Adapting to new Dakar roadbook still tough – Sainz

Last year’s winner got lost twice during the first week of 2021's Dakar Rally but isn’t giving up on another victory


Defending Dakar Rally winner Carlos Sainz says he is still trying to get to grips with the new electronic roadbook after enduring a difficult opening week in Saudi Arabia.

The X-raid Mini JCW driver twice got lost on the stages alongside co-driver Lucas Cruz, shipping half an hour on stages three and five and leaving the pair 40 minutes behind leader and team-mate Stéphane Peterhansel.

Sainz described some of the stages as ‘more like gymkhana than a rally raid’ but remains supportive of the new roadbook, which moved away from a paper form last year.

The Spaniard won stage six, the final before the rest day in Ha’il, taking his tally to two stage wins so far. But he lamented the costly navigational errors in the opening week.

“I’m not so happy with Lucas and myself, I’m not so happy with how we’ve been doing. I think we could have done a better job,” Sainz said.

“On one day I lost thirty minutes, on another thirty minutes too and on another day six minutes, so more than an hour in all.

“When there are a lot of junctions with many tracks and secret waypoints and all that, we didn’t understand it very well. We need to analyze really carefully because now there is a different philosophy for the roadbook.”

Stephane Peterhansel and Edouard Boulanger

Photo: Julien Delfosse / DPPI / Red Bull Content Pool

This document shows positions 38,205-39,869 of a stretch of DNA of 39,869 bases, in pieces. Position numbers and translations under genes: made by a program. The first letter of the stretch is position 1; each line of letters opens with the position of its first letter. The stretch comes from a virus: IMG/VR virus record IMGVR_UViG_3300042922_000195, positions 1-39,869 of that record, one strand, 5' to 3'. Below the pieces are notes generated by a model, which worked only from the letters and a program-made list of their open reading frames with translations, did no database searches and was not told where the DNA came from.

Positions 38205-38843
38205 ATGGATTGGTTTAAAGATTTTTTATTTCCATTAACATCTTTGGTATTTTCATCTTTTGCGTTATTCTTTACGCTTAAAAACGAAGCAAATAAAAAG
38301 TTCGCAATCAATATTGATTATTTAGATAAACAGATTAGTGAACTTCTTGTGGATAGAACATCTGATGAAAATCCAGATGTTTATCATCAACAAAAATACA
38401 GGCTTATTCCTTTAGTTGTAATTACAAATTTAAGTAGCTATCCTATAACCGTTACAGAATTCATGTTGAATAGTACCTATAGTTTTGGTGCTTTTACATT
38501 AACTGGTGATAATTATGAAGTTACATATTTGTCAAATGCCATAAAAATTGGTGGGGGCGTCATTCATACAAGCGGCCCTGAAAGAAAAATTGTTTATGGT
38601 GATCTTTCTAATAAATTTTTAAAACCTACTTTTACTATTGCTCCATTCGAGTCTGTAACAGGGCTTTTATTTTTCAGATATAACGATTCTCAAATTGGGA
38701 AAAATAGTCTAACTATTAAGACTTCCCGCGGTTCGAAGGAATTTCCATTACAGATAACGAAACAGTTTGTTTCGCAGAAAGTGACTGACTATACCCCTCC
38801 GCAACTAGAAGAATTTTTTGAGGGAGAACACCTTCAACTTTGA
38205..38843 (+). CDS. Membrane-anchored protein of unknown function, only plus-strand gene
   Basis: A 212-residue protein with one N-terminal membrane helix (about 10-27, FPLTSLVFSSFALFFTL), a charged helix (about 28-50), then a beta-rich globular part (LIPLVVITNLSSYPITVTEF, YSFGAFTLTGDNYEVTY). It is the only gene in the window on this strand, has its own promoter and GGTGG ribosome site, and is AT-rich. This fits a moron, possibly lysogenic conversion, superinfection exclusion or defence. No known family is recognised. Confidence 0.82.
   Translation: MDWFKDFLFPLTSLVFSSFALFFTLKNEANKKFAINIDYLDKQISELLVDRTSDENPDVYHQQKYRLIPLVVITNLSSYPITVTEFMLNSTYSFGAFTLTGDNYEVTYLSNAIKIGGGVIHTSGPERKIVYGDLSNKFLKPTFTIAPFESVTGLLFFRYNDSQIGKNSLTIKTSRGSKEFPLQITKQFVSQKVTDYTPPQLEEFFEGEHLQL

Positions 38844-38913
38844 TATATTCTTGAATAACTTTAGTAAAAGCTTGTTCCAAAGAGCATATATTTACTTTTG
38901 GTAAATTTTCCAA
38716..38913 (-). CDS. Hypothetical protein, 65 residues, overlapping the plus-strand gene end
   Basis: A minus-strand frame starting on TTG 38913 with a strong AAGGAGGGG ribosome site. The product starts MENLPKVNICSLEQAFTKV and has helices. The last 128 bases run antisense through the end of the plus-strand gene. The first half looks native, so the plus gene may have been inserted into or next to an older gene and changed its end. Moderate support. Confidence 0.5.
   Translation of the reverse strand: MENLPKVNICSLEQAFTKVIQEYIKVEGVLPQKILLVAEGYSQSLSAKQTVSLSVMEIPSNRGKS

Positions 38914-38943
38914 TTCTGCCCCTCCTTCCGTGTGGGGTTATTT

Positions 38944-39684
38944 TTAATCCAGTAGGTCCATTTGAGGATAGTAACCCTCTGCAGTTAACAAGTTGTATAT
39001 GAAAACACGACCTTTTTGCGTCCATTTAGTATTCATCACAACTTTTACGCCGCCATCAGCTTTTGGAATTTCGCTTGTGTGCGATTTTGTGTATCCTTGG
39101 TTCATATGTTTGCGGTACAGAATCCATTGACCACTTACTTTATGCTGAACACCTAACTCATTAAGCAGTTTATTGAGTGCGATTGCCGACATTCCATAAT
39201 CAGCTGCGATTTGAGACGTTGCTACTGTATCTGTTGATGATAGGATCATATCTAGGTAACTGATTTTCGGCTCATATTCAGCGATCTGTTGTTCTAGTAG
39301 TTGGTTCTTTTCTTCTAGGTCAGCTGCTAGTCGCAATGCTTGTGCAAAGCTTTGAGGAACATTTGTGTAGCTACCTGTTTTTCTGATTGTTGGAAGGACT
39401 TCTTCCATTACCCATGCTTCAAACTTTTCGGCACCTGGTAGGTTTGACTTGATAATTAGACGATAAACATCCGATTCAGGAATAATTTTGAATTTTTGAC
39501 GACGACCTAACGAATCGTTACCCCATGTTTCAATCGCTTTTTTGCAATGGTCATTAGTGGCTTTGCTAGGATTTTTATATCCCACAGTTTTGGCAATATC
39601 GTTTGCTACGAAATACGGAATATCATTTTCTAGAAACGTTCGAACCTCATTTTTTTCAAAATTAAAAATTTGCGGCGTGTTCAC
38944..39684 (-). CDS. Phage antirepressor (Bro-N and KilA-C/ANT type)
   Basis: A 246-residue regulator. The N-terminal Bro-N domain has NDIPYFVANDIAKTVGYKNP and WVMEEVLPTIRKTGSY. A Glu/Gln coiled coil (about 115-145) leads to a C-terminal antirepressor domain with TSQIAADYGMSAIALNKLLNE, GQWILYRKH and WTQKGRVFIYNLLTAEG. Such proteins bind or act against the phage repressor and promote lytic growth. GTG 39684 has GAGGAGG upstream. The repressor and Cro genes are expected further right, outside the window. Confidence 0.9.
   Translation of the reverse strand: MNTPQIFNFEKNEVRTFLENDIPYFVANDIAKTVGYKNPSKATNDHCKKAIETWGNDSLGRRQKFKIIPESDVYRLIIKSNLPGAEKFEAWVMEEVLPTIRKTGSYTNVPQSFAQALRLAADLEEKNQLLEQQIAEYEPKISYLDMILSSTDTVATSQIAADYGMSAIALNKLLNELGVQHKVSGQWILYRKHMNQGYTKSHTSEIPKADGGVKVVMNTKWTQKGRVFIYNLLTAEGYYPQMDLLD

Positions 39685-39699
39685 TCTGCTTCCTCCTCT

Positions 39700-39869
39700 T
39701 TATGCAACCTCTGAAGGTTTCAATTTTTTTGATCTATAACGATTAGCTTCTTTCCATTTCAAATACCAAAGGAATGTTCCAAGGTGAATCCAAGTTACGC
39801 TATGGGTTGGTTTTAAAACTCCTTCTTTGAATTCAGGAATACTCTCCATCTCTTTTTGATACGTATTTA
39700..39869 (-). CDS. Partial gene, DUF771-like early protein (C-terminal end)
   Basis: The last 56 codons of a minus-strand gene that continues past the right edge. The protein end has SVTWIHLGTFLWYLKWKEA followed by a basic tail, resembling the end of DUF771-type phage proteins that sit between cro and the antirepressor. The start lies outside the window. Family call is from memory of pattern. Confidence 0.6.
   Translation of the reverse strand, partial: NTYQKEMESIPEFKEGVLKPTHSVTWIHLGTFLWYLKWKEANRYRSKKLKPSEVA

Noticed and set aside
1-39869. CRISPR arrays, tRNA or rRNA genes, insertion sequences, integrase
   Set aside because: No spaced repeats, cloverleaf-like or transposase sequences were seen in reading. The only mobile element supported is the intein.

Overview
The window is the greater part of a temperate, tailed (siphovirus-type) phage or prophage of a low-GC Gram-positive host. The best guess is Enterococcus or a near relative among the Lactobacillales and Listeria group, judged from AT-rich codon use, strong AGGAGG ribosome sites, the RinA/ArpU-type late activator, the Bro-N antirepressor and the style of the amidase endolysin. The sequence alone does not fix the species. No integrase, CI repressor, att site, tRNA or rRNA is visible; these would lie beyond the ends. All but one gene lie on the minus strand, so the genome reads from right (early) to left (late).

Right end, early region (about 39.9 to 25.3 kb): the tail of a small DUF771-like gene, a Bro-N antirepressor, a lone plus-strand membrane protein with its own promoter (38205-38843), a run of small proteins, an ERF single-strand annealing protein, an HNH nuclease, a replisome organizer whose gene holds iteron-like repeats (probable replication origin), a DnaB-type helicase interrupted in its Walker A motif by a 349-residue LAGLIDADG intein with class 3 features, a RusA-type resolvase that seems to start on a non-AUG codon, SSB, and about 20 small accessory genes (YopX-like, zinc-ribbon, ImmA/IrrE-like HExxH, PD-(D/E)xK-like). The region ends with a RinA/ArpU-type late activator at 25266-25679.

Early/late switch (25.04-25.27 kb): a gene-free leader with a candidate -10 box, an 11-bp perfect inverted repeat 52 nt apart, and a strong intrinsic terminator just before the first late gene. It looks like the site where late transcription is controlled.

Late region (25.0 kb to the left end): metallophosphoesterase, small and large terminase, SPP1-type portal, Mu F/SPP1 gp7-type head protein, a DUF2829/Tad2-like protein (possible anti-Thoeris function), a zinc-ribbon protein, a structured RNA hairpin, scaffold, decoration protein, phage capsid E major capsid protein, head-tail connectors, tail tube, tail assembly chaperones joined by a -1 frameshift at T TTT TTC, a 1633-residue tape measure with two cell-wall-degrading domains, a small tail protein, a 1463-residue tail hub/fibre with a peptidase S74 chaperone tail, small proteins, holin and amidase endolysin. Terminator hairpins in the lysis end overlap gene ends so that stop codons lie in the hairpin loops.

Trialed last year, the electronic roadbook comes in the form of a tablet that is placed on the dashboard of the car, with the old paper format no longer allowed.

The roadbook is also delivered to crews just 10 minutes before the start of the special stage, meaning that advance planning of the stage – normally done the night before in previous years – is impossible.

Despite his issues, Sainz supports the increased navigational challenge implemented by the event organizer the ASO and race director David Castera.

“I am totally in favor of having the roadbook delivered to us in the morning, but there are sections in it which can be interpreted differently. Nevertheless, you win and you lose together. In my opinion, we cannot make the Dakar a co-driver rally; you need to have a good balance between the navigation and the driving.

“Right now, it’s not possible to win unless something happens to Nasser [Al-Attiyah] and Stéphane [Peterhansel], but we will see in the second week.”

For Sainz’s team-mate Peterhansel, who is chasing a 14th Dakar victory this year, the first week could not have gone any better.

The Frenchman has yet to win a stage so far, but currently holds a lead of nearly six minutes over Toyota Gazoo Racing’s Nasser Al-Attiyah heading into the second week.

Peterhansel is partnered by a new co-driver, Edouard Boulanger, for 2021 and “Mr Dakar” believes that this aspect has in fact helped with the tricky navigational challenges.

“Edouard, he is not so used to the paper roadbook, so he doesn’t really know what it was like before,” Peterhansel explained.

“I have a really good feeling with him and of course it always helps when you are speaking the same language in the car, last year I spoke English, so it was a really good first week.

“He has never done the Dakar as a co-pilot. He’s done a really good job and I have a really good feeling with him, so it’s really nice”.

Peterhansel did, however, get lost briefly during stage five and dropped over two minutes to stage-winner Giniel de Villiers. For Peterhansel, it was proof that navigation errors can happen at any time on the Dakar.

“When we got lost, we were just turning round and round and the feeling was really bad because we thought we had lost five, 10 or 15 minutes and it’s not a good feeling,” Peterhansel said.